This is for all those who are in the so-called "helping professions". While I'm sure I'm leaving someone and I apologize in advance, this list includes teachers, doctors, nurses, counselors, therapists, psychologists, and emergency staff.
This category simply includes all the professions that take care of others for work.
Whiloe's work at times may be stressful, there is a special stress that affects those in the helping professions. He simply stated that care was an emotional cost. There is a certain tiredness that we all fight from time to time.
The feeling I was talking about once was called a burning. In recent years, Charles Figley, Director of the Psychosocial Stress Research and Development Program of the State University of Florida, reported the "fatigue of compassion".
This concept more clearly states that people in helping professions sometimes experience it.
According to Figley, "compassionate stress is the inconvenience and anxiety against the clients or clients who are suffering or misfortune, and the" fatigue of compassion, "a kind of burnout that causes the stress of compassion overwhelmed."  Or as a colleague says, "I have tiredness, now I'm not sympathetic."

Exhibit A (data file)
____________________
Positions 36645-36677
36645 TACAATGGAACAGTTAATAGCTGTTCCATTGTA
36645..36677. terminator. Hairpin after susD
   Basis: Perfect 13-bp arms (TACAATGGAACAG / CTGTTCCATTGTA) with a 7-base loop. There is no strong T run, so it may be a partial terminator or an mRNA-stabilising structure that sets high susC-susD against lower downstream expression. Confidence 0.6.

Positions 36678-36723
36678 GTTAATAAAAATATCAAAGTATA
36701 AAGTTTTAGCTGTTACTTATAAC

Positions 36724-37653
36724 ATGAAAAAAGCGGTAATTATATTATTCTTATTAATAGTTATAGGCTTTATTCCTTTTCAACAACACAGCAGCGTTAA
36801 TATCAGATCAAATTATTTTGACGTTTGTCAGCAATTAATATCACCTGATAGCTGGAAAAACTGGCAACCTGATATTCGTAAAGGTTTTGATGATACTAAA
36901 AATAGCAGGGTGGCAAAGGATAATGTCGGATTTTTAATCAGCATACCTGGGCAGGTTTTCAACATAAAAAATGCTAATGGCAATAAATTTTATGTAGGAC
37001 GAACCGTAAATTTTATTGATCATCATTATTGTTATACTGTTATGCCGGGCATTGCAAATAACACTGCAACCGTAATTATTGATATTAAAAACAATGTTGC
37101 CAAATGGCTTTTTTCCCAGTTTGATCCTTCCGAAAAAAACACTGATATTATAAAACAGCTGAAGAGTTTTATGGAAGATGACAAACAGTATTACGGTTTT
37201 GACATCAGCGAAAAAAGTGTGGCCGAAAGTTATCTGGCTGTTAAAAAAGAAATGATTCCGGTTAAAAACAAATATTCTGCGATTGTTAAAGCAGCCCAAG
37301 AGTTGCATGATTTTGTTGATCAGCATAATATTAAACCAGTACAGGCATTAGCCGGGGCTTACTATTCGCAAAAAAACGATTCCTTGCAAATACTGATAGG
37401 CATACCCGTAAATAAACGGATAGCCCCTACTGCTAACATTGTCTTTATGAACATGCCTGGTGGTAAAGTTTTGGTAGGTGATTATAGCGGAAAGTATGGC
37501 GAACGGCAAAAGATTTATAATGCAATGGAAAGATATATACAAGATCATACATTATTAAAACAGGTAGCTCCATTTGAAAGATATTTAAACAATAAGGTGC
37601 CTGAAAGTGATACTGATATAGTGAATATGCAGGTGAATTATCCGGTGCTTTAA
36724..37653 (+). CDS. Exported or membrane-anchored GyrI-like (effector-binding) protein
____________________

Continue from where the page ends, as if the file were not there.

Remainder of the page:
Signs of Symptoms of Symptoms of Compassion
o Occupation of Work. You just can not stop thinking or talking about it.
o Sleeping difficulties.
o Overloading or Avoiding Work.
o The sense of futility on your job. – Does not matter.
o anxiety and depression.
o Feeling tired of what you're doing.
What can you do about it?
Here's a partial list of Figley and myself about what to do with this special stress.
o Be kind to yourself and take care of yourself.
o Remember yourself and talk about your successes. This can help you with the right perspective.
o Re-evaluate your expectations and successes.
o Remember yourself why you chose this profession primarily. Recall the passion and commitment you've come to where you are now.
o Determine the appropriate limits for separating home and workplace issues.
o Practice regularly.
o consider the possibility of getting out. As someone once said, "If you want to hurt you, you can not help someone else." If you can not overcome the pain, it may be time to move on.
o Spend time with people's support.
o As far as possible, change and expand what you do.
I guess the point is that while you're taking care of others, it's important not to forget to take care of yourself.
And I'll finish with this story: One man walks on the beach one day and realizes that thousands of starfish are to be washed off. In spite of the flooded chances, he starts to squander them. A stranger comes up and says, "Why are you doing this? You will never return them in water."
One seizes another sea star, returns it to the water, and replies: "This counts for that." 
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